Kenya is a great country. I love it totally. In an earlier life, a very smart Treasury advisor once told me that we are premier league footballers playing Sunday league football.
A current, equally smart, advisor to government offered the insight that Kenyans don’t want development, we want services. Between these advisories, we have the difference between the economy and the budget.
This thinking can be extended to the idea – offered before – that government’s catalytic role in our progress is as much about policy to drive the economy as it is about the budget which taxes us.
If, to extend the argument, the Kenya Private Sector Alliance (KEPSA) estimates that the economy loses Sh3 billion for every “maandamano” day, then one logical view might be that the Sh211 billion – Sh579 million a day – 2023 Finance Act is probably not worth the trouble, right? Unless the potential tax take from Sh3 billion is, say, Sh150 million at a net of five per cent after costs. At this basic level, it is sensible to curb “maandamano”, but it also suggests the Act is rather predatory.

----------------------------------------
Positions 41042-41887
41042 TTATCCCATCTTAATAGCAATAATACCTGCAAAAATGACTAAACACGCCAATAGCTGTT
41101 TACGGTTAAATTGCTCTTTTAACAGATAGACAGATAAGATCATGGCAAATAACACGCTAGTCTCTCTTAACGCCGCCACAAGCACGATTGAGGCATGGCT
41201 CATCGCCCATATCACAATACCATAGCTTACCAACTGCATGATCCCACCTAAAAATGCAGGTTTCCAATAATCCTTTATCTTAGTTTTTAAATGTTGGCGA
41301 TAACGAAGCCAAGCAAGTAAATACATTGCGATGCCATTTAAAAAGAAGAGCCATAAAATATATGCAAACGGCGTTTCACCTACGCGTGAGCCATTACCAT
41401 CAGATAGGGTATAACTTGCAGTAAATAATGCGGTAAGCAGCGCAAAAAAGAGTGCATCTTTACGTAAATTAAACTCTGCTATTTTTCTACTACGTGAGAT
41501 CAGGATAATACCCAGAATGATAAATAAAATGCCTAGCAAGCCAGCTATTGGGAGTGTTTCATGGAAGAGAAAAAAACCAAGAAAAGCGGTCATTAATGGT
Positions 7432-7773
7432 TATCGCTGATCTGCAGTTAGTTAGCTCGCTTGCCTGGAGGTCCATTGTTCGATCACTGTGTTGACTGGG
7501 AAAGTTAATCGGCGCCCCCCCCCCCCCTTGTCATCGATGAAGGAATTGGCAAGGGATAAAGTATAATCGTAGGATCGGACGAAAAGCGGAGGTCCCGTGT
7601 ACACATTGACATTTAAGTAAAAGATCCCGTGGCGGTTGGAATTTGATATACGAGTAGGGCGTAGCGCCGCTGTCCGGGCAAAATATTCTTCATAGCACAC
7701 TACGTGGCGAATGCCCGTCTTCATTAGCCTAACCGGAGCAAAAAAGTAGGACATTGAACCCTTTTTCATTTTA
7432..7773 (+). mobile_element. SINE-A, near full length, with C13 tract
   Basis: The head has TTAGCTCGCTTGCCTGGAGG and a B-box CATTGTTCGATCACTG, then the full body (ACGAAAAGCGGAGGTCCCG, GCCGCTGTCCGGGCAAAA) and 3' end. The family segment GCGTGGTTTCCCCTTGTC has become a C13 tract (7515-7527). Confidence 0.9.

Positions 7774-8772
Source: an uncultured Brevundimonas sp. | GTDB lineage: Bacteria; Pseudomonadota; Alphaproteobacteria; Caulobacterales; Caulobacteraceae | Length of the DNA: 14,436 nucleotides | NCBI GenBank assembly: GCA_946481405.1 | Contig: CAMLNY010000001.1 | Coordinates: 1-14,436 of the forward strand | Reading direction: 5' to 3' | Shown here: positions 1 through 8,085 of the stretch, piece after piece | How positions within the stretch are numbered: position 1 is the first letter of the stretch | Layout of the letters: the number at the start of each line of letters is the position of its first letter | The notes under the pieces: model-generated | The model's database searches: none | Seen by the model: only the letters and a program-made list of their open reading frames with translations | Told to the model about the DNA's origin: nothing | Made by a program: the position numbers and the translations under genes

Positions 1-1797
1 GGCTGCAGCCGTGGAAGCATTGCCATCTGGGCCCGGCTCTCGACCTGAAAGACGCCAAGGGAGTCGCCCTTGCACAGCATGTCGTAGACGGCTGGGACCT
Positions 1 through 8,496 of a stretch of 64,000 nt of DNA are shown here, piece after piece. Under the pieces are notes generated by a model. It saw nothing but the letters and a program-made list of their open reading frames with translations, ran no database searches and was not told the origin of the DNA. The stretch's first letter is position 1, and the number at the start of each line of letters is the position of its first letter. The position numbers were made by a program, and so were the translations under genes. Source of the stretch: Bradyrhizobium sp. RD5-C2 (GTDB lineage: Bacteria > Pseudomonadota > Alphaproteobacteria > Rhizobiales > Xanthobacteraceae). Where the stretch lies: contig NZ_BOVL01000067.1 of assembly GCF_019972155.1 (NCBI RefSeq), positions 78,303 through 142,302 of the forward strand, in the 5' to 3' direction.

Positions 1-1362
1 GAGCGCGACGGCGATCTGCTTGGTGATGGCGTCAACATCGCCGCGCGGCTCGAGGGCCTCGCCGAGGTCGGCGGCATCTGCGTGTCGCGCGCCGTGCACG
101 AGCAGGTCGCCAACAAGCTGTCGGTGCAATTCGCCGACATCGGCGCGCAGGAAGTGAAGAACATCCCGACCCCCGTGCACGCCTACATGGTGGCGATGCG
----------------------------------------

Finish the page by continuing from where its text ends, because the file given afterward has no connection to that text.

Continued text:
Especially in very quick comparison to the Sh50 billion 2022 and Sh8 billion 2021 Finance Acts.
Welcome to Kenya Kwanza’s tyranny of numbers. Let’s do “maandamano” numbers slowly. At a top-end GDP of around Sh14.5 trillion, today’s Kenya is a Sh40 billion a day economy. Nairobi is a quarter of the economy, so a complete daily shutdown of our capital could cost us up to Sh10 billion, or at our imagined five per cent, Sh500 million in daily lost taxes from business as usual.
If all of political Mount Kenya – up to Nakuru - closed down, we have another Sh10 billion lost. We get the same number by closing down all of Nyanza, Western and the Coast. As we do with the rest of Kenya from the Rift to the North. These are Kenya’s four quarters of the economic pie.
Sitting in Kenya Kwanza’s shoes, that’s the map to get while screaming economic sabotage. Sitting in Azimio’s shoes, that’s the very same map on which economic disruption is designed.
Sadly, this is the zero-sum calculus that should inform how we move forward as we process and adjust to the idea that protests will now be a three-day affair every week, with weekends to rest.
Now, here comes bloated government and its budget. It wants 20 per cent, not five per cent. A quick annualization suggests that it demands almost three trillion from the economy, as the current budget estimates tell us. It’s currently squeezing about two thirds of that out of our daily lives.
Unfortunately, here is where it gets rather pear-shaped. The current revenue take works out at about Sh5.5 billion a day. The plan is to dramatically move this up to about Sh8 billion a day.
But, since only Sh579 million a day comes from the Finance Act, we might want to know where the other almost Sh2 billion a day, say Sh14-15 billion a week will come from. This is where, “maandamano” aside, we move beyond legality of the Finance Act to the credibility of the budget.